'Revived' dead pig brains offer new research hopes
Author: Mark Gould
US scientists have partially revived pig brains four hours after the animals were slaughtered. The scientists who carried out the experiment* at Yale University are hopeful that it will provide a new way of researching diseases like Alzheimer's. Although the experiments stopped short of restoring consciousness they raise questions about the nature of death itself and the ethics of "reviving" animals for research.
The study showed the death of brain cells could be halted and that some synapses were restored. However, there were no signals from the brain that would indicate awareness or consciousness but the findings challenge the idea that the brain goes into irreversible decline within minutes of the blood supply being cut off.
Writing in the journal Nature the authors collected 32 pig brains from an abattoir. Four hours later the organs were connected to a system made by the team at Yale University that pumped a liquid containing synthetic blood to carry oxygen and drugs to slow or reverse the death of brain cells. The pig brains were given the restorative cocktail for six hours.
The technique restored some crucial functions, such as the ability of cells to produce energy and remove waste, and helped to maintain the brains’ internal structures. The brains also showed a normal response to medication and used up the same amount of oxygen as a normal brain - all this 10 hours after the pigs were decapitated.
Crucially there was no sign of the brain-wide electrical activity in an electroencephalogram that would signal awareness or perception.
The research transforms ideas about how the brain dies, which many thought happened quickly and irreversibly without a supply of oxygen.
Professor Nenad Sestan, a professor of neuroscience at Yale University, said: "Cell death in the brain occurs across a longer time window that we previously thought.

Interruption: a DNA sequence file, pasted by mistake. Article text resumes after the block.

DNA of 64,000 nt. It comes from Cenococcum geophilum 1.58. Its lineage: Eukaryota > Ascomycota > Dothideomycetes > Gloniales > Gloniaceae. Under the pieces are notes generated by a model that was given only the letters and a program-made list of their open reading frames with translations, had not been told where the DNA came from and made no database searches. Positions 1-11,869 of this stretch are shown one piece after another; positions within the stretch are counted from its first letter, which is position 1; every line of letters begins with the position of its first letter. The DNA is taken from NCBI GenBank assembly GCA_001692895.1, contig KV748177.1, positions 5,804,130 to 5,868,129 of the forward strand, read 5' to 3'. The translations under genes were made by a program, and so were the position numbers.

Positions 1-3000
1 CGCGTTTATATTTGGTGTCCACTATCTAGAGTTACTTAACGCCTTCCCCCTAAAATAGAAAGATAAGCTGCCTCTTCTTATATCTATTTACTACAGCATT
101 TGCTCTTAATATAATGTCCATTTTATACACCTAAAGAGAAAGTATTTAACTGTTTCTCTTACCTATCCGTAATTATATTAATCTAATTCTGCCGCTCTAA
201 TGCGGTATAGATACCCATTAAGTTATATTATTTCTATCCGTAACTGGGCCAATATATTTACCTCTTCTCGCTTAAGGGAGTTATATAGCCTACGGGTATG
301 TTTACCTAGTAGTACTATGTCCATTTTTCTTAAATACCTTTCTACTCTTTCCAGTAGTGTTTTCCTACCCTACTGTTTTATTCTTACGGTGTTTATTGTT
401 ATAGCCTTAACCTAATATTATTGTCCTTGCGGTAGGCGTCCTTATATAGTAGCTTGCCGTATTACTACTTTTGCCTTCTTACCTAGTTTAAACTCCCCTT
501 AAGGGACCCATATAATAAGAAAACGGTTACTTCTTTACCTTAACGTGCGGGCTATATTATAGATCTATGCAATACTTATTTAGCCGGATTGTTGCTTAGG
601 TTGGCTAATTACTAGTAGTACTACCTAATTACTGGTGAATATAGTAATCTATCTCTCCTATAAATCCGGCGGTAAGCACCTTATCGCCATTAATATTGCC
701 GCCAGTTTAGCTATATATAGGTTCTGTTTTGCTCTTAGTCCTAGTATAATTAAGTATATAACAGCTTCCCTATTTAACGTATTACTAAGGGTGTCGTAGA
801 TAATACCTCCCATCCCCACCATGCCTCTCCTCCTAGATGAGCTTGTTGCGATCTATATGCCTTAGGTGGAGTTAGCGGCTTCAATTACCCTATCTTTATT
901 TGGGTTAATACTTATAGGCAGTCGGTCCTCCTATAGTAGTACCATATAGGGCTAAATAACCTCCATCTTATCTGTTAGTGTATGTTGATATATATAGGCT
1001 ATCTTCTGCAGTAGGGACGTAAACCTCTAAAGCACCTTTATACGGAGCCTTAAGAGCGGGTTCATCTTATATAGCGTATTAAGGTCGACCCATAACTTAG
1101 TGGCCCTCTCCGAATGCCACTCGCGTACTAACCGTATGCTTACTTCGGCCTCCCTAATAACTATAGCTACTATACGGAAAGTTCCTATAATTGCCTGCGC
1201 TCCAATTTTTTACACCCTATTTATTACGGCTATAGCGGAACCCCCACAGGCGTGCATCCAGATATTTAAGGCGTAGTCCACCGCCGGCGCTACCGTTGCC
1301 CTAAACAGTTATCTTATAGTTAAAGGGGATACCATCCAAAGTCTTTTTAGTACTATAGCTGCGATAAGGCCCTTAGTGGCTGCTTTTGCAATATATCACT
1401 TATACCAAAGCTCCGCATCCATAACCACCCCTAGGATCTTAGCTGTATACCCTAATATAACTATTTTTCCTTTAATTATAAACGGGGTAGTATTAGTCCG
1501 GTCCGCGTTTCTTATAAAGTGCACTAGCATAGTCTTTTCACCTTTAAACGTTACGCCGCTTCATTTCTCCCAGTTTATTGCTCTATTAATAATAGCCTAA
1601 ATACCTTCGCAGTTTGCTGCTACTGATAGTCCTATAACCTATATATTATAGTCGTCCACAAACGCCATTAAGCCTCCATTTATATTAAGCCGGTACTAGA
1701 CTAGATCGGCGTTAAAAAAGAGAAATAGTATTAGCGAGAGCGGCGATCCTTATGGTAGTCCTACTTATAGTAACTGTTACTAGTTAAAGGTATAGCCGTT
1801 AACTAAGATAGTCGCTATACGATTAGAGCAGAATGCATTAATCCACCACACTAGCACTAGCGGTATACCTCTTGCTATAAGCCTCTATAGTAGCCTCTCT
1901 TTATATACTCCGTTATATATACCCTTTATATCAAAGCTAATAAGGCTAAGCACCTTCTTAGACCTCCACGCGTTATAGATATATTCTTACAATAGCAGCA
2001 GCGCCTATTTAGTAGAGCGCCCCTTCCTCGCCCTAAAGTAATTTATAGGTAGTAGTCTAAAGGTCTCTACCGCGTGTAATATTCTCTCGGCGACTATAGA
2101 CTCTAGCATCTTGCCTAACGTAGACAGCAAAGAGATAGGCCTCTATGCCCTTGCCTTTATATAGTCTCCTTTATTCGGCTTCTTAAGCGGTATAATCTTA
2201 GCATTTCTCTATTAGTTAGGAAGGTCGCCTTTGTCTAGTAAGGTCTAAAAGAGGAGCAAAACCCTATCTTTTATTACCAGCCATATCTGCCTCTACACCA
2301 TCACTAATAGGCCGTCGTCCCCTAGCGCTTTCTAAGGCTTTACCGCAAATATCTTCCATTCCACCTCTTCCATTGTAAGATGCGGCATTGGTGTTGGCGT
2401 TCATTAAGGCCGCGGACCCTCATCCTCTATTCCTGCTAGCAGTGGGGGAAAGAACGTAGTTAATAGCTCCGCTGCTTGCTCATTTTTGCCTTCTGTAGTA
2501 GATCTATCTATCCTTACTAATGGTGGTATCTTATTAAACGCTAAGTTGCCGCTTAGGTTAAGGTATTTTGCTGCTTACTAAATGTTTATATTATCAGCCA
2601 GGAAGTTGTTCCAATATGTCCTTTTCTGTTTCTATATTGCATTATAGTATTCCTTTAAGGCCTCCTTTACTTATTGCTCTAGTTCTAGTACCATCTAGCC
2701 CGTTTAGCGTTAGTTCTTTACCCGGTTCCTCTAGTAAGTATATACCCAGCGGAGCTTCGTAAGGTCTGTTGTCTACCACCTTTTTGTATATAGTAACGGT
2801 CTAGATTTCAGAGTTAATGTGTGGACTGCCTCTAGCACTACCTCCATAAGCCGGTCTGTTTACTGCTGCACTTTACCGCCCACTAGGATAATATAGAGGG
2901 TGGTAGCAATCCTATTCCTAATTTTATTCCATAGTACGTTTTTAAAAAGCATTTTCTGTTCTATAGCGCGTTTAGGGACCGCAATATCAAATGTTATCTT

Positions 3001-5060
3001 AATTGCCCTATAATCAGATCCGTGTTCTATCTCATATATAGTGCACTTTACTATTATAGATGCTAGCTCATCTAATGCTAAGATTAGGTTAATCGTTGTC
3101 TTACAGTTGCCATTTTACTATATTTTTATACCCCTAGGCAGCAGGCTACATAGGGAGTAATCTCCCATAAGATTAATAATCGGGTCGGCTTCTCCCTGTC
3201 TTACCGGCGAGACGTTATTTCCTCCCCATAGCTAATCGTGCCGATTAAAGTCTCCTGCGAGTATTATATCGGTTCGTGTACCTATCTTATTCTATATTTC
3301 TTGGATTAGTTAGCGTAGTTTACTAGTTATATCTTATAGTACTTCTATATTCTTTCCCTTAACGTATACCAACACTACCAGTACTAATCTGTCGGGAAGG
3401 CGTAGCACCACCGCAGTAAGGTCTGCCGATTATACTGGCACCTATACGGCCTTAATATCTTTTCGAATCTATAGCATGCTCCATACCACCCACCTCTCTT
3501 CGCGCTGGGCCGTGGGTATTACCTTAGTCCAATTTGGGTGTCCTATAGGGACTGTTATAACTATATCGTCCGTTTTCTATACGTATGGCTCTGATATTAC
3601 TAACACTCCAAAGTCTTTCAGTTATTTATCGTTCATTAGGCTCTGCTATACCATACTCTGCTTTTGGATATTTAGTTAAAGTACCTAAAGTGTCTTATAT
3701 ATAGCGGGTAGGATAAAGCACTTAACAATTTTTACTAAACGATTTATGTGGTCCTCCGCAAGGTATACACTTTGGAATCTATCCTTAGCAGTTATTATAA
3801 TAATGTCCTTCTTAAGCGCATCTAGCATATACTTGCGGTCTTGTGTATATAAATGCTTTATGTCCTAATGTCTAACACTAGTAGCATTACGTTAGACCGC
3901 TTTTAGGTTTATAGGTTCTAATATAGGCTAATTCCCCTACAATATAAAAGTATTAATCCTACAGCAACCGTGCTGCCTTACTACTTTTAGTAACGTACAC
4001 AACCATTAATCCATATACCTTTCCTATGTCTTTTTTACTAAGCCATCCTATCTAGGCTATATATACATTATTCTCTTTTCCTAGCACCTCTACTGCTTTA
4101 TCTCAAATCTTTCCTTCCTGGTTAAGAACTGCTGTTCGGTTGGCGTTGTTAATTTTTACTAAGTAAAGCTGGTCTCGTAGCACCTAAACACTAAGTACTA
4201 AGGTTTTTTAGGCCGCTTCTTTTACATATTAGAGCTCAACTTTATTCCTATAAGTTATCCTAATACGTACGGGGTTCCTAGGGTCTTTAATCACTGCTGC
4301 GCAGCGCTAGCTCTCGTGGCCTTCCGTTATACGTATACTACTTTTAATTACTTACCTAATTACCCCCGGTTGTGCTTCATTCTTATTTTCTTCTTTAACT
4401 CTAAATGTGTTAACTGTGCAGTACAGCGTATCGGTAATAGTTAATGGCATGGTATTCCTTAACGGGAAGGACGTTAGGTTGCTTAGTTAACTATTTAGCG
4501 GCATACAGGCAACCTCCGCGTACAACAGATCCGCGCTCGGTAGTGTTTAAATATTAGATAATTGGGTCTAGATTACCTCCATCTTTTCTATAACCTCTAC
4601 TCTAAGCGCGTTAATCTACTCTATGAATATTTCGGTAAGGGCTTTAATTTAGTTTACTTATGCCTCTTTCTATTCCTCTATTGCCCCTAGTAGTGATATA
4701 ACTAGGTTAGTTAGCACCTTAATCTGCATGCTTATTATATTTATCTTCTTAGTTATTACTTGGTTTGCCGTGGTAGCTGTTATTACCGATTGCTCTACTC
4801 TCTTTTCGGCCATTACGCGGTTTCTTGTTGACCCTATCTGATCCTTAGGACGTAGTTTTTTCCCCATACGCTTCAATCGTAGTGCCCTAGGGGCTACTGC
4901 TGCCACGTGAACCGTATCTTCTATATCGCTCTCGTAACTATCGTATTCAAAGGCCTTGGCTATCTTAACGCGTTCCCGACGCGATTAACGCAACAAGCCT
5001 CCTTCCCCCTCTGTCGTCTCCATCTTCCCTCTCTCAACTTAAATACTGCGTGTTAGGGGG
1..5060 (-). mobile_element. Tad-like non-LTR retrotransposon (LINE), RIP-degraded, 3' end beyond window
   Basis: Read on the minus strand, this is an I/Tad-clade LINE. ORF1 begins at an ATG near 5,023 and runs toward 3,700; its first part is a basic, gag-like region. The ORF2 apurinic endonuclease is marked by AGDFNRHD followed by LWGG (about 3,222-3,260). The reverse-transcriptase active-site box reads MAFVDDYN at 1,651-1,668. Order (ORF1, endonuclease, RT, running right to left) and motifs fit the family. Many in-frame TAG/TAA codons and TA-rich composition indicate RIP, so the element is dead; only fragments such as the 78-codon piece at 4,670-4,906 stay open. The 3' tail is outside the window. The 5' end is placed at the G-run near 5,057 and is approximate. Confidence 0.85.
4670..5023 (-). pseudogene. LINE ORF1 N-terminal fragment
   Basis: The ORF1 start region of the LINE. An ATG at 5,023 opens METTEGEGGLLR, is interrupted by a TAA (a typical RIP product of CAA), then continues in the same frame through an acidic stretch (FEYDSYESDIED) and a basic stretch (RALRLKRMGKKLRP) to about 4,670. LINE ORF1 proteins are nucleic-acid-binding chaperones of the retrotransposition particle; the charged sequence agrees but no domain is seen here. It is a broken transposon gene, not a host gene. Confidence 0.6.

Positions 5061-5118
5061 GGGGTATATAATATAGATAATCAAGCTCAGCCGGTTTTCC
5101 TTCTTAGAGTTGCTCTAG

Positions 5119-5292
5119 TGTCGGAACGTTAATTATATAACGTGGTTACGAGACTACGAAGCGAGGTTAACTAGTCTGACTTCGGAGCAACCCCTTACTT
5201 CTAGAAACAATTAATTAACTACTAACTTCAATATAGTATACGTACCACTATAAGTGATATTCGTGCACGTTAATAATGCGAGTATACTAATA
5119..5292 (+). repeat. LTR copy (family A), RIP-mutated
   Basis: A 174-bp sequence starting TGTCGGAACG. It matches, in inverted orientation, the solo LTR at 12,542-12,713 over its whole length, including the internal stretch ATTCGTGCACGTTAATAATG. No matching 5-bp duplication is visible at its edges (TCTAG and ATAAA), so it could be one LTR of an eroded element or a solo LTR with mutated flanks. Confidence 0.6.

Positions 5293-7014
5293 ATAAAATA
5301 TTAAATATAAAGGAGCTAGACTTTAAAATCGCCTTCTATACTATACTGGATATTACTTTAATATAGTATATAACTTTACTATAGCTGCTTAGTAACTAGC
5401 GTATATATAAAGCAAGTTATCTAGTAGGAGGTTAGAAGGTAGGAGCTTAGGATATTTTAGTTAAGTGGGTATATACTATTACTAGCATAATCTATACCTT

"What we are showing is the process of cell death is a gradual, stepwise process.
"And that some of those processes can be either postponed, preserved or even reversed."
The pig brains came from the pork industry; the animals were not raised in a lab for this experiment. But the Yale scientists were so concerned the pigs might become conscious that they gave drugs to the disembodied brains to reduce any brain activity. And the team were constantly monitoring the brains to see if there was any sign of higher brain functions. In that case they would have used anaesthetic and ended the experiment.
Ethicists, writing in Nature, say new guidelines are needed for this field because animals used for research could end up in a "grey area - not alive, but not completely dead".
The immediate benefit of this work will be for scientists studying the brain in diseases like Alzheimer's which will allow them to explore the full three-dimensional connectivity of the brain which cannot be done with post mortem sections of brain. In the long-term, scientists hope to find better ways of protecting the brain after traumas such as a stroke or being starved of oxygen at birth.
Dr Andrea Beckel-Mitchener, from the Brain Initiative at the US National Institute of Mental Health, told the BBC: "This line of research could lead to a whole new way of studying the post-mortem brain.
"It also could stimulate research to develop interventions that promote brain recovery after loss of brain blood flow."
However, the researchers say it is still far too early for the field to make a difference to patients after injury.
Professor Sestan said: "We don't yet have knowledge whether we would be able to restore normal brain function."
Does this change the meaning of death?
At the moment no, but some ethicists say we should have the debate now as people who are "brain dead" are a major source of organs for transplant.
Professor Dominic Wilkinson, a professor of medical ethics and a consultant neonatologist in Oxford, told the BBC: "Once someone has been diagnosed as 'brain dead' there is currently no way for that person to ever recover.
"The human person that they were has gone forever.
"If, in the future, it were possible to restore the function of the brain after death, to bring back someone's mind and personality, that would, of course, have important implications for our definitions of death."
*Vrselja Z, Daniele SG, Silbereis J, et al.Restoration of brain circulation and cellular functions hours post-mortem. Naturevolume 568, pages 336–343 (2019), 17 April 2019.